The More Tired the Players the Higher the Intensity of Practice
By Alexander Ketrzynski
Mark Lebedew has worked as a professional coach at the international and club levels for over 20 years. He has earned his stripes, and the coaching insights he provides on his website, At Home on the Court, are helpful.
In one of his posts, Lebedew asserts that “the more tired the players, the higher the intensity of practice should be.” Lebedew reasons that when players are tired in practice, a greater amount of the their mental energy is taken up with thoughts of how tired they are. This takes away from their ability to focus and continue learning. At this point he suggests that coaches turn to drills with multiple repetitions and with shorter rest breaks in order to take players’ minds off their physical discomfort. His other suggestion is to introduce competition into the practice because from his experience, it reinvigorates tired athletes.
While I agree with Lebedew’s premise and suggestions, I believe that all individual sports skills have multiple dimensions. For example, I believe that spiking at the beginning of a match differs significantly from spiking near the end of a match when the athlete is tired, and when every spike has much greater impact on the final outcome. While I agree that ramping up the intensity or introducing competition when fatigue takes over are useful, it is of utmost importance that athletes are taught to execute skills requiring focus under physical and mental duress. It’s obvious that spike jumping is much more difficult after 50 attempts than after the fifth one. A championship team will be the one that has trained to overcome or compensate for fatigue, or successfully deal with pressure at the end of a match.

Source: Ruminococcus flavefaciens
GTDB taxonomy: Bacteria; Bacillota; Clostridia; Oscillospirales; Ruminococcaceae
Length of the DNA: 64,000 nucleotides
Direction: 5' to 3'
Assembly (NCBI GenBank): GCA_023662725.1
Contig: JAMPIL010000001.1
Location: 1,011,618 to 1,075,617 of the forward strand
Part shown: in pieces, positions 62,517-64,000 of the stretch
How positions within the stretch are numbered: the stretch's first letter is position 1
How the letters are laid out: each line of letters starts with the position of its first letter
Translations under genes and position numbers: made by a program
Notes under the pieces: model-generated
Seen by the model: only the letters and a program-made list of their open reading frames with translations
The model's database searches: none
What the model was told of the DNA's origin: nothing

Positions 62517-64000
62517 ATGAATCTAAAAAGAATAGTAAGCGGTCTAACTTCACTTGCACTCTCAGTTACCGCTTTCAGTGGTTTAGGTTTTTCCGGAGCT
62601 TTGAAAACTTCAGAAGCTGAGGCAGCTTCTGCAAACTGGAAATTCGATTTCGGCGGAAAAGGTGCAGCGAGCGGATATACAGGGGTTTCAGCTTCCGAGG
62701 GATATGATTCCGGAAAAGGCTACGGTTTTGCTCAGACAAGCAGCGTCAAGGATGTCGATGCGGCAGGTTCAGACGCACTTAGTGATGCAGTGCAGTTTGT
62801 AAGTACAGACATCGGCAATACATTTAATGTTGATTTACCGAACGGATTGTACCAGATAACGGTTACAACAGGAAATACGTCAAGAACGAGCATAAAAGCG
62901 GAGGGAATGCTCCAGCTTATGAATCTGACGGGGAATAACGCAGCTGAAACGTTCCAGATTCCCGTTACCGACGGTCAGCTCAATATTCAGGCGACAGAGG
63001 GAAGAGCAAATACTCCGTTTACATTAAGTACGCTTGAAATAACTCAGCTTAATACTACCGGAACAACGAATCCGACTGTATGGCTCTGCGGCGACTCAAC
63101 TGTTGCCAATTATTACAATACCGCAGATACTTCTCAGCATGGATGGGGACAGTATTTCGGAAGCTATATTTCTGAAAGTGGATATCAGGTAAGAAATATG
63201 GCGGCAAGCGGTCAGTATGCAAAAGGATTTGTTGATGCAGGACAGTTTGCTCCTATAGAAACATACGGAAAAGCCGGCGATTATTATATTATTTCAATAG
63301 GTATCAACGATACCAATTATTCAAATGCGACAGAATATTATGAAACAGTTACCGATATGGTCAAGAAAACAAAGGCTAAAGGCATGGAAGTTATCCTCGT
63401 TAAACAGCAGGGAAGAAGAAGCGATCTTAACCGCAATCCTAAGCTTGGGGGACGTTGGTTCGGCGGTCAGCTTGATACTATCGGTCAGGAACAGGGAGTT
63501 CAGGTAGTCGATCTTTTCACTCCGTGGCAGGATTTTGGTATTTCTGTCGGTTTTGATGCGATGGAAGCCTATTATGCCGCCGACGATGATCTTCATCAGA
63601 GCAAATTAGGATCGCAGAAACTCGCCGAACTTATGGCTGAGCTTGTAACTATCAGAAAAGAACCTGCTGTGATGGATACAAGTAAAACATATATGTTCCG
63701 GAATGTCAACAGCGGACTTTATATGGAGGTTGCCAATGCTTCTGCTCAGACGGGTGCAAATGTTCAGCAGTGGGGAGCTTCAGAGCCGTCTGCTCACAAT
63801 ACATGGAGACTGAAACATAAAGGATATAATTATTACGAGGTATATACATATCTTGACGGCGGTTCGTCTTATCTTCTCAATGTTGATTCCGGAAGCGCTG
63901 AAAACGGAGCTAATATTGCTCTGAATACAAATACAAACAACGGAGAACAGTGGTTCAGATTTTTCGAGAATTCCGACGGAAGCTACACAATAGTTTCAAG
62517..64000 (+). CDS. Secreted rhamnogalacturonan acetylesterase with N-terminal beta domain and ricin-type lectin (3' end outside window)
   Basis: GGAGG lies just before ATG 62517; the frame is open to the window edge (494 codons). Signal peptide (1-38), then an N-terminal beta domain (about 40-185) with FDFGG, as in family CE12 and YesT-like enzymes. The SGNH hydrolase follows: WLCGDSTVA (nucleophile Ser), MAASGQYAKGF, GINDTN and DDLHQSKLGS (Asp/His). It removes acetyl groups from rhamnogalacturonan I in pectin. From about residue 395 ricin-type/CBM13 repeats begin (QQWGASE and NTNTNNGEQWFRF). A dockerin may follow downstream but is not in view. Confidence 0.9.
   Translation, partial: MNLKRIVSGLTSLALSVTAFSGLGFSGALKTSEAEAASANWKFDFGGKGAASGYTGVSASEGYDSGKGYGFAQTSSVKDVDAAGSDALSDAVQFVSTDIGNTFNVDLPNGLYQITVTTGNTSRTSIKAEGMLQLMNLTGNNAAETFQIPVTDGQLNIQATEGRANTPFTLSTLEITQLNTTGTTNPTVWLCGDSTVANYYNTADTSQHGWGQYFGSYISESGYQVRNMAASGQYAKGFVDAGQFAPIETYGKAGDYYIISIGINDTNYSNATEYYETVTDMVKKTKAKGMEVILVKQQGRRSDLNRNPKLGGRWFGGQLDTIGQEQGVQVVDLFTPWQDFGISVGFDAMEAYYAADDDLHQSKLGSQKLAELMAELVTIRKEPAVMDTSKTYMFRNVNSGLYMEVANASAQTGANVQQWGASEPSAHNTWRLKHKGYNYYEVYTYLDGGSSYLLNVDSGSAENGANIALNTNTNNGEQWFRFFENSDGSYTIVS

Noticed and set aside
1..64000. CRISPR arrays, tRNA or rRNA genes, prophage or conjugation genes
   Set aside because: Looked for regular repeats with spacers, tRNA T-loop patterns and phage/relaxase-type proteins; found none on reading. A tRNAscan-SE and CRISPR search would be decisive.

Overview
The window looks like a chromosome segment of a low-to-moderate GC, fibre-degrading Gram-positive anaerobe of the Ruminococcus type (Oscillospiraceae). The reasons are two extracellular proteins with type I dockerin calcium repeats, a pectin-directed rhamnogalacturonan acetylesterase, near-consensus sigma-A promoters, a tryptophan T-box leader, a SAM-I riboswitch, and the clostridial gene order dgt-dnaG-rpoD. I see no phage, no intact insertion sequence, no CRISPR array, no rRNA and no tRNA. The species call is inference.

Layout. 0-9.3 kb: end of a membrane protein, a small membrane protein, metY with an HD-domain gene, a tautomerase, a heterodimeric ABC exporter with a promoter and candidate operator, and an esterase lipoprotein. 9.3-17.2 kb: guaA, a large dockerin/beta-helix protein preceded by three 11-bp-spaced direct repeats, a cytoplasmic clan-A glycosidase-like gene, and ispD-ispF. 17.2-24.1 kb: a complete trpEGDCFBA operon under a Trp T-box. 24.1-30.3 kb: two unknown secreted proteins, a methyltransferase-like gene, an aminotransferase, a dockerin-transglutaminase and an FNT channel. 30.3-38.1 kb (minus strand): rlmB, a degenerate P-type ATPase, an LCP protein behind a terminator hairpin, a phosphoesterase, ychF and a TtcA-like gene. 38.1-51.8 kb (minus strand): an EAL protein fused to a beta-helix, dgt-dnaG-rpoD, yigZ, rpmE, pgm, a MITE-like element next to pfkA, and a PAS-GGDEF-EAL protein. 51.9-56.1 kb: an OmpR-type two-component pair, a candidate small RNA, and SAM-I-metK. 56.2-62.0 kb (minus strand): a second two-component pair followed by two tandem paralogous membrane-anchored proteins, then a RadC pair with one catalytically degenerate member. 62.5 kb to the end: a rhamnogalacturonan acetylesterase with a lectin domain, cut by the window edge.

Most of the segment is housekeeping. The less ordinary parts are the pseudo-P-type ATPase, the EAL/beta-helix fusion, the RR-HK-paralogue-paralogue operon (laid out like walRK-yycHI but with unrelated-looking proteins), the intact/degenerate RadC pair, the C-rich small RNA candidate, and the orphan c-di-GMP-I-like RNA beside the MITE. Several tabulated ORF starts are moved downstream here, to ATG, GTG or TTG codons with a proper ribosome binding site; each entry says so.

Learning or reinforcing a skill through mindful repetition without fear of making mistakes is undoubtedly important. At the same time, I believe coaches must implement drills that mimic the physical and mental intensity that is characteristic of the end of a match. I’ve seen too many endless rallies and fearful mistakes made after 20 points by teams that change due to stress. A further discussion of Mark Lebedew’s post and many other interesting aspects of coaching may be found on his home page.
Alexander Ketrzynski is currently an assistant coach with the Pakmen 17U Boys’ Volleyball Team, and father of three sons who are also passionate about the game.
He was a member of the 1984 Canadian Olympic Men’s Volleyball Team.